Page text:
It is also a fact that all Unix 'distros' contain a plethora of racist commands with not so hidden symbolism.

It can hardly be coincidence that the prime operating system of choice of the 'open source supremacists' - Linux, features commands which are poorly disguised racist acronyms. For example: 'awk' (All White Klan) , 'sed' (shoot nEgroes dead), 'ln' (lynch negroes), 'rpm' (raical purity mandatory), 'bash' (bring a slave home), 'ps' (persecute sambo), 'mount' (murder or unseat nubians today), 'fsck' (favored supreme Christian klan). I could go on and on about the latent racist symbolism in Linux, but I fear it would take weeks to enumerate every incidence.

Is there a single unix command out there that does not have some hidden racist connotation ? Suffice it to say that the racism pervades Linux like a particularly bad smell. Can you imagine the effect of running such a racist operating system on the impressionable mind ? I don't have to remind you that transmitting subliminal messages is banned in the USA, and yet here we have an operating system that appears to be one enormous submliminal ad for the Klan!

One of the few selling points of Open Source software is that it is available in many different languages. Browsing through the list I see that absolutely none are offered in Swahili, nor Ebonics. Obviously this is done to prevent black people from having access to the kernel. If it weren't for the fact that racism is so blatantly evil I would be impressed by the efforts these Open Sourcers have invested in keeping their little hobby lilly white. It even appears that they hate the Japanese, as some of these self proclaimed hackers defaced a web site with anti-Japanese slogans. Hell, these people even go all the way to Africa (South Africa mind you, better known as White Africa) and the pictures prove that they don't even get close to a black person.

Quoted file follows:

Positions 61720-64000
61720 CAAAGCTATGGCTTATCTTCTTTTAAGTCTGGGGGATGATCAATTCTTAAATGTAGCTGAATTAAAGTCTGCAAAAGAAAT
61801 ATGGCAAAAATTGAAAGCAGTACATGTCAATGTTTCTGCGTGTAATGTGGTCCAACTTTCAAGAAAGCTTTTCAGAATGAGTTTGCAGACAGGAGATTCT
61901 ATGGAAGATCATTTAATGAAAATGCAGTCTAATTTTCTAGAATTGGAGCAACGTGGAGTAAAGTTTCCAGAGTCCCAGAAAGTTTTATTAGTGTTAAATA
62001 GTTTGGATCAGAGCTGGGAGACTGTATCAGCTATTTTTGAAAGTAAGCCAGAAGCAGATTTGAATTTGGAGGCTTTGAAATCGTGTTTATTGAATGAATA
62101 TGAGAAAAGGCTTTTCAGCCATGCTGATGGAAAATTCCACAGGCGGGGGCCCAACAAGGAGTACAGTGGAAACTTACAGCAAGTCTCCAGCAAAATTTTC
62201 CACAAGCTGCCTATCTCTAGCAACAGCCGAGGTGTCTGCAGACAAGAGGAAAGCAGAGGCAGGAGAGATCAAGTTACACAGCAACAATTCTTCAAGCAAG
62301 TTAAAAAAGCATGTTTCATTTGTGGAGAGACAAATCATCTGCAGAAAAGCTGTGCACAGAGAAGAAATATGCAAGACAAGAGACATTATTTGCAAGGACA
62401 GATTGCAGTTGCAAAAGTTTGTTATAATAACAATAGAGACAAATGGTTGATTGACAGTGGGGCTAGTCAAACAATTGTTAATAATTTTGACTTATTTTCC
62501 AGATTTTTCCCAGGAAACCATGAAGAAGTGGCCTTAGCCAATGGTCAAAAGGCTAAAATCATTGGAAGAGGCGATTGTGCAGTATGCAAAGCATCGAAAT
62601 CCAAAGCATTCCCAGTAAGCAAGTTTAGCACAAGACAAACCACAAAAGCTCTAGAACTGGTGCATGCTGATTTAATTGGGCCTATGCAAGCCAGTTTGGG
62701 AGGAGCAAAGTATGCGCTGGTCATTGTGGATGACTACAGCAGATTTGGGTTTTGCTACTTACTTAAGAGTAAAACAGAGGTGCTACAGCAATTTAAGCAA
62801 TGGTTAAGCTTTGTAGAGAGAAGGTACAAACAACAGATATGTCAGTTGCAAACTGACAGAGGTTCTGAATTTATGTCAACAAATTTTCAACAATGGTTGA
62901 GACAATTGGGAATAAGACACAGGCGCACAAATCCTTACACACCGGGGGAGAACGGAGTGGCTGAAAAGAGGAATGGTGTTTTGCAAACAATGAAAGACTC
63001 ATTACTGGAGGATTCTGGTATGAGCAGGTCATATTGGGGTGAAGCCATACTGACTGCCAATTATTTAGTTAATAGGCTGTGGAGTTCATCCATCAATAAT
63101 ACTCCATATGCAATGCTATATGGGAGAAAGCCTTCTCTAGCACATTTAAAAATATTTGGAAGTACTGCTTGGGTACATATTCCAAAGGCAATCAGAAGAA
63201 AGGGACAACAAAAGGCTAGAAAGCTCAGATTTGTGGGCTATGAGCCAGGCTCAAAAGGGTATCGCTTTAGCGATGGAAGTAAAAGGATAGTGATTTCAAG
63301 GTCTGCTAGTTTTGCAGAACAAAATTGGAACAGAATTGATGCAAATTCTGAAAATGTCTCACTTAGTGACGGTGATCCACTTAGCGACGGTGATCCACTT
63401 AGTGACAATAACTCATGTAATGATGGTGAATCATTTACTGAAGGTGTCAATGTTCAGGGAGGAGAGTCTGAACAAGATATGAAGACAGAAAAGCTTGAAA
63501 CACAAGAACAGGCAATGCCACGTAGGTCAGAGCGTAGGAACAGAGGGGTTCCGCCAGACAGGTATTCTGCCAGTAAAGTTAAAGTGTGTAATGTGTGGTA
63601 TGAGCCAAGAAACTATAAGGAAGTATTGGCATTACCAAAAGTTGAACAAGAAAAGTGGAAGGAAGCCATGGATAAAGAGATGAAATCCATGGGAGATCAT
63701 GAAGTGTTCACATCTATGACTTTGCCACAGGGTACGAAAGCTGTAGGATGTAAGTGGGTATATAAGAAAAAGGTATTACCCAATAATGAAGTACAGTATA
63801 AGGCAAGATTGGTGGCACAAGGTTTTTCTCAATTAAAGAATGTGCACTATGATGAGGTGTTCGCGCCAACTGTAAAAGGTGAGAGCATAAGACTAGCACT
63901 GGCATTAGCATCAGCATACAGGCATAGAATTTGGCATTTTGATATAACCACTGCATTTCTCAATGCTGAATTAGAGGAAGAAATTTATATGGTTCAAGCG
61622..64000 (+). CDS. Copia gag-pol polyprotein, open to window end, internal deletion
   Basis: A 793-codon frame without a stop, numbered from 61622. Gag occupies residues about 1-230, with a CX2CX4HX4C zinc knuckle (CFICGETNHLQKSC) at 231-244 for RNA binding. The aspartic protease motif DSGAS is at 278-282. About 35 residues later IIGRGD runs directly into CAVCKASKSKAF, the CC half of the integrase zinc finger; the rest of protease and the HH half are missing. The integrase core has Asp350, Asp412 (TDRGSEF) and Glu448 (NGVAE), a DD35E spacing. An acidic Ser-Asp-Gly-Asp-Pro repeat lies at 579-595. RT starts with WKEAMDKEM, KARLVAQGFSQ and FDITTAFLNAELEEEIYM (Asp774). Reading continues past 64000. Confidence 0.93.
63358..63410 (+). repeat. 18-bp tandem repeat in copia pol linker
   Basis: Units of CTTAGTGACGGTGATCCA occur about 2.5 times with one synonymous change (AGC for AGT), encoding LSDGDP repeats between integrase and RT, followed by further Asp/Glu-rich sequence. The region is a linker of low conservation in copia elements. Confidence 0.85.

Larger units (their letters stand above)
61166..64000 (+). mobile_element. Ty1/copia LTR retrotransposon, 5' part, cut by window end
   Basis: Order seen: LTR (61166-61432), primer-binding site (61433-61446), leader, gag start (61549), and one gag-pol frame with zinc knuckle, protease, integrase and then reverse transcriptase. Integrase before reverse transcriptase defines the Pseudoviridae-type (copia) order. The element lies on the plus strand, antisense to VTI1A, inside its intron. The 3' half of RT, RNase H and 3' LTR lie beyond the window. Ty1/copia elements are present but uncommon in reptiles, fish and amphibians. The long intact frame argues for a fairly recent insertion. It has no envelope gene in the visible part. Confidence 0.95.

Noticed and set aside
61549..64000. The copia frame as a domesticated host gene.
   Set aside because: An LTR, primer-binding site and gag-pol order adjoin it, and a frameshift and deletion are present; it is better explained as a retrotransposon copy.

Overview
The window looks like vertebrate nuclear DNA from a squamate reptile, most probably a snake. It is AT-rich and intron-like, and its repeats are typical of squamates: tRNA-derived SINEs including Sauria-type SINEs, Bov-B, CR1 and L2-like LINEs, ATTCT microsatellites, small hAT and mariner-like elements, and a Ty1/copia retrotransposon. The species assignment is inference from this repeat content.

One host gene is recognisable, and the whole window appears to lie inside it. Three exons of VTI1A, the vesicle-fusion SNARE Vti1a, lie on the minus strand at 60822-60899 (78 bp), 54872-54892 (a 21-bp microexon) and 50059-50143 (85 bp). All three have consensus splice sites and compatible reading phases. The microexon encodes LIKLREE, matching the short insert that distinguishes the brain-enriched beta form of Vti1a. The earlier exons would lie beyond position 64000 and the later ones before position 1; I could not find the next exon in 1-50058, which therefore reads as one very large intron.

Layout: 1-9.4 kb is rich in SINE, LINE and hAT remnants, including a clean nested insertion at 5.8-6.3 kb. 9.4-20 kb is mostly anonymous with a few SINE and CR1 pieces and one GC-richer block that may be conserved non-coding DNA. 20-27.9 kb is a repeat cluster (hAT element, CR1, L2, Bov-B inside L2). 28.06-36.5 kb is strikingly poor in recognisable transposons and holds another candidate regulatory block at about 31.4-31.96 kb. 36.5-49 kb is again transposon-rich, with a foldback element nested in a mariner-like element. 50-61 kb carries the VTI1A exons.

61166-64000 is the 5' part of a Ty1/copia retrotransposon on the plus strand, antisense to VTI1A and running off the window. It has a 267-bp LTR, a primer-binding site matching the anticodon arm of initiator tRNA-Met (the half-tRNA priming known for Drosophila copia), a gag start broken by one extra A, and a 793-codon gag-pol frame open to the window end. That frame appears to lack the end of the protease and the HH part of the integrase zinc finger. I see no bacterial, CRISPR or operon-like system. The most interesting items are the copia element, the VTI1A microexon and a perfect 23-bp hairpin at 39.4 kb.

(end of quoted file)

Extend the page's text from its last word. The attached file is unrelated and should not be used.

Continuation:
Of course, presenting overwhelming evidence such as this is a bit unfair without some attempt to determine why these Open Sourcers are so racist. Much of the evidence I have collected indicates that their views are so deeply held that they are seldom questioned by the new recruits. This, coupled with the robot-like groupthink that dominates the culture allows the racist mindset to continue to permeate the ranks. Indeed, the Open Source version of a Klan rally, OSDN (known to the world as Open Source Developer's Network, known to insiders as Open Source Denies Negroes) nearly stands up and shouts its racist views on its demographics page. It doesn't mention the black man one single time. Obviously, anyone involved with Open Source doesn't need to be told that the demographic is entirely white, it is a given.